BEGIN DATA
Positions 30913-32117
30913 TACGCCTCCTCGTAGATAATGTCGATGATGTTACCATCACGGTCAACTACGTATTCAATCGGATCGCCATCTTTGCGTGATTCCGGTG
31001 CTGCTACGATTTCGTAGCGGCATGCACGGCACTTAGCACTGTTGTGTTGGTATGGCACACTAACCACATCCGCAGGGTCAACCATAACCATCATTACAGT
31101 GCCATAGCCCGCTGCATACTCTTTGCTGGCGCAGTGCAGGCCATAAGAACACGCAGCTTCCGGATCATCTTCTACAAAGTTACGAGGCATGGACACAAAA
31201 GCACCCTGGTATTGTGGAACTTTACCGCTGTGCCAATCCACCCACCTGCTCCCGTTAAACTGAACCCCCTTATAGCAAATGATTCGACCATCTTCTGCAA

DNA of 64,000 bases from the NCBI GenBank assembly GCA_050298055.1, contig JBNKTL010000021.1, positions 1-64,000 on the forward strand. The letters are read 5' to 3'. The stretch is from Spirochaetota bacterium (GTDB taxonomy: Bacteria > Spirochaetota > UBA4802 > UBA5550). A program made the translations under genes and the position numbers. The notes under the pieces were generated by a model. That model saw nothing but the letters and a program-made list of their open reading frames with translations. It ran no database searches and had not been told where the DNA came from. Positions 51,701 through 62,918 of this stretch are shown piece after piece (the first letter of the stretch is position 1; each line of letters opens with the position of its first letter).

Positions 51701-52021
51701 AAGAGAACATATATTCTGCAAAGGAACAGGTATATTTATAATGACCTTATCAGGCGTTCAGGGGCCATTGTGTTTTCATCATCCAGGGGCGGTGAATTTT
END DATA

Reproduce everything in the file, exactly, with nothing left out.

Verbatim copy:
Positions 30913-32117
30913 TACGCCTCCTCGTAGATAATGTCGATGATGTTACCATCACGGTCAACTACGTATTCAATCGGATCGCCATCTTTGCGTGATTCCGGTG
31001 CTGCTACGATTTCGTAGCGGCATGCACGGCACTTAGCACTGTTGTGTTGGTATGGCACACTAACCACATCCGCAGGGTCAACCATAACCATCATTACAGT
31101 GCCATAGCCCGCTGCATACTCTTTGCTGGCGCAGTGCAGGCCATAAGAACACGCAGCTTCCGGATCATCTTCTACAAAGTTACGAGGCATGGACACAAAA
31201 GCACCCTGGTATTGTGGAACTTTACCGCTGTGCCAATCCACCCACCTGCTCCCGTTAAACTGAACCCCCTTATAGCAAATGATTCGACCATCTTCTGCAA

DNA of 64,000 bases from the NCBI GenBank assembly GCA_050298055.1, contig JBNKTL010000021.1, positions 1-64,000 on the forward strand. The letters are read 5' to 3'. The stretch is from Spirochaetota bacterium (GTDB taxonomy: Bacteria > Spirochaetota > UBA4802 > UBA5550). A program made the translations under genes and the position numbers. The notes under the pieces were generated by a model. That model saw nothing but the letters and a program-made list of their open reading frames with translations. It ran no database searches and had not been told where the DNA came from. Positions 51,701 through 62,918 of this stretch are shown piece after piece (the first letter of the stretch is position 1; each line of letters opens with the position of its first letter).

Positions 51701-52021
51701 AAGAGAACATATATTCTGCAAAGGAACAGGTATATTTATAATGACCTTATCAGGCGTTCAGGGGCCATTGTGTTTTCATCATCCAGGGGCGGTGAATTTT